Pikes [Potential] Leak
In Iowa, United States
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This EarthCache will take you to the beautiful Pikes Peak State Park in Clayton County, Iowa. The area contains a rich geologic history and remarkable beauty. You will observe a site of sedimentary bedrock and surrounding land that has been affected by, yet has also resisted, the natural erosive force of water.
Pikes Peak is considered one of Iowa’s greatest natural treasures. This state park is located within Clayton County and is perched high on the bluffs overlooking the Mississippi River. The area is known for its remarkable natural beauty, rich history, and significant geologic exposures.
Found within the Paleozoic Plateau landform region, Pikes Peak contains a significant amount of exposed sedimentary bedrock. Millions of years ago, the state of Iowa was covered by water and likely resembled the marine environments of the shallow areas of today’s oceans. As time passed (between 490 and 505 million years ago), numerous layers of calcium carbonate (i.e., limestone) deposits developed in these tropical sea regions forming the beginnings of Iowa’s sedimentary bedrock layers. At Pikes Peak, this limestone had later been chemically replaced by dolomite, another significant type of bedrock prominent in the northeast Iowa region, composed of magnesium calcium carbonate. Other types of rock layers include sandstone and shale. (Field experts can distinguish these four layers based on color, consistency, and chemical composition.) Throughout history, some of the land overlying the sedimentary rock has been naturally eroded by water, exposing the landscape’s bedrock layers, which have also been eroded and weathered by the slight acidity of rainwater. This erosion has consequently produced the beautiful bluffs and valleys highly visible at Pikes Peak.
This Earthcache will lead you to a picturesque yet geologically significant structure in the heart of this state park. The water that temporarily streams over this site has largely eroded the landscape, exposing the dolomite bedrock as well as the land below the structure, creating a cavern of the water’s former path through a process known as sloughing. Sloughing is the mass movement of soil by a particular force (water in this case) down a bank and into a nearby channel (the Mississippi River). The sloughing here has exposed the layers of the sedimentary bedrock that were deposited many years ago. Unique here are two prominent, erosive-resistant dolomite ledges that have remained over time and have created this site into a small, waterfall-like scene when “the time is right.” Do note that this is not an actual waterfall, however; only when enough water is available will this “leak” be present.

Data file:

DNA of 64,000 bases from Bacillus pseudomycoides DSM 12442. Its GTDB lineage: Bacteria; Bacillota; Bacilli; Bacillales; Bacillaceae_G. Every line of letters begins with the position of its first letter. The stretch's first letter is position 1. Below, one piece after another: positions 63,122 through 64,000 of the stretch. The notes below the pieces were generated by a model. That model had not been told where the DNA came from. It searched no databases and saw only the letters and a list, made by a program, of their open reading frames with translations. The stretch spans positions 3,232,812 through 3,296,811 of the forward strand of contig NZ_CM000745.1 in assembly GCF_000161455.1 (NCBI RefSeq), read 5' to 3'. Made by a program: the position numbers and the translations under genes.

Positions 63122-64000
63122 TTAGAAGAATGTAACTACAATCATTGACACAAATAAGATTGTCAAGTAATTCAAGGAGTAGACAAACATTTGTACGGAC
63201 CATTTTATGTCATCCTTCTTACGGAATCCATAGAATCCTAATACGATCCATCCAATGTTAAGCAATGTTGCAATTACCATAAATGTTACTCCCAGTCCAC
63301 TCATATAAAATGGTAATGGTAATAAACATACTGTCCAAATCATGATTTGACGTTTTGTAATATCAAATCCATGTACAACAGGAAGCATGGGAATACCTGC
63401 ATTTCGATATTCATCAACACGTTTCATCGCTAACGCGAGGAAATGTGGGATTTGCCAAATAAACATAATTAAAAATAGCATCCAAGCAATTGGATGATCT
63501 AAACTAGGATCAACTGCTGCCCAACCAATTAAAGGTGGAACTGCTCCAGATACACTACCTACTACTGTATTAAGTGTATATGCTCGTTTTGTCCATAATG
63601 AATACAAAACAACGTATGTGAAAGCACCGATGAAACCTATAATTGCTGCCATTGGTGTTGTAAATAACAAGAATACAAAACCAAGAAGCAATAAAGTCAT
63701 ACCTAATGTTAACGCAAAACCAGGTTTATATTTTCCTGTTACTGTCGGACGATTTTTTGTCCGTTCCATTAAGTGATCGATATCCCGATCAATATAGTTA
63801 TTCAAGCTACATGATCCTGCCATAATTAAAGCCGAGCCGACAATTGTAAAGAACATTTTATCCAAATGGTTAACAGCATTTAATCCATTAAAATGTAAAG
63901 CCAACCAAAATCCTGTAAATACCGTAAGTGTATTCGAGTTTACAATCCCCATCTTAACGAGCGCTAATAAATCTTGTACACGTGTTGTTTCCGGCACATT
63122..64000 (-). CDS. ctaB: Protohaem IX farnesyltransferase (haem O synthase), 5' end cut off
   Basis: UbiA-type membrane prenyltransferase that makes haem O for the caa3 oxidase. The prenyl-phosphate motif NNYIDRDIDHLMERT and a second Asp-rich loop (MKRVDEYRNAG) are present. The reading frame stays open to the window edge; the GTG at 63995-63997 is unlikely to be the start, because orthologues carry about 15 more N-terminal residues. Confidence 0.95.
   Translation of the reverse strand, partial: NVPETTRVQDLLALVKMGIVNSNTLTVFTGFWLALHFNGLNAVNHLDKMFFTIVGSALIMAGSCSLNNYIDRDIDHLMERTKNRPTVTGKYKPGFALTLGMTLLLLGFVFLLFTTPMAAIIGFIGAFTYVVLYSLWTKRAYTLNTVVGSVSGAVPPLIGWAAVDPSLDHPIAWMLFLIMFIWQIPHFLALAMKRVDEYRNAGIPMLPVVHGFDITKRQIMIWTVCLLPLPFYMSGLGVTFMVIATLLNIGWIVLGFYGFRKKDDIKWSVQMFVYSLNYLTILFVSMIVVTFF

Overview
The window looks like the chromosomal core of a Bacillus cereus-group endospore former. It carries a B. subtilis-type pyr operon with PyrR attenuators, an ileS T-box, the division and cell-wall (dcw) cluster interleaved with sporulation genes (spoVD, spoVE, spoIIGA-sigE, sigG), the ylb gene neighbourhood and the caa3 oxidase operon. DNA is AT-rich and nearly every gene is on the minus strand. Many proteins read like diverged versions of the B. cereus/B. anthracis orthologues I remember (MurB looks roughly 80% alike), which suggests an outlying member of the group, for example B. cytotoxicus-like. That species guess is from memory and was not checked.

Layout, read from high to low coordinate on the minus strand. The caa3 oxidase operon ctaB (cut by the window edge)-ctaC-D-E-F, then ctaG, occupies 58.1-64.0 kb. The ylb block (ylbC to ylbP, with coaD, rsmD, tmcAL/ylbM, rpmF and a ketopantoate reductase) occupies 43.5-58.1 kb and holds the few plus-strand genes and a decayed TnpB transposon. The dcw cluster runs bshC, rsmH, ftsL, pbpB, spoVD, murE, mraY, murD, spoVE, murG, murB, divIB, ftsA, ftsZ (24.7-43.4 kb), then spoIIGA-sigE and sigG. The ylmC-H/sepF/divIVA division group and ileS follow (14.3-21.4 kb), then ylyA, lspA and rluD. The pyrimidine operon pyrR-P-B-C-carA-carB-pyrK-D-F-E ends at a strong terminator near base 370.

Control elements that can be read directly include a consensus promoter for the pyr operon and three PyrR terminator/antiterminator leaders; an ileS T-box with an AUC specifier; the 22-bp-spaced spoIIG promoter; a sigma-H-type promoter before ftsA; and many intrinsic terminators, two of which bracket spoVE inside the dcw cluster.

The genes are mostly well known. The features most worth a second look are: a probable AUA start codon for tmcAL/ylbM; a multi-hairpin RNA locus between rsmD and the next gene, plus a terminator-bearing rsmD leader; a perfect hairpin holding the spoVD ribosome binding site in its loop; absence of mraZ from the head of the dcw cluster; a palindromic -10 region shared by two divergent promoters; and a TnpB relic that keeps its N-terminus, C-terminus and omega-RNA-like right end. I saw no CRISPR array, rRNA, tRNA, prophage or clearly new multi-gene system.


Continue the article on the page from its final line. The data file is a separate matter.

To log this Earthcache, complete the following requirements:
- At this waypoint, turn directly around so you are now facing away from the site. Based on the information explained above, explain why the land you are viewing now towers above you as compared to the existing land behind you.
- Was water flow present during your visit to this site? Based on the recent weather and climate surrounding your visit date, explain why you believe it was or was not present.
(No hints available.)
Last Updated: on 9/2/2014 11:58:56 AM Pacific Daylight Time (6:58 PM GMT)
Coordinates are in the WGS84 datum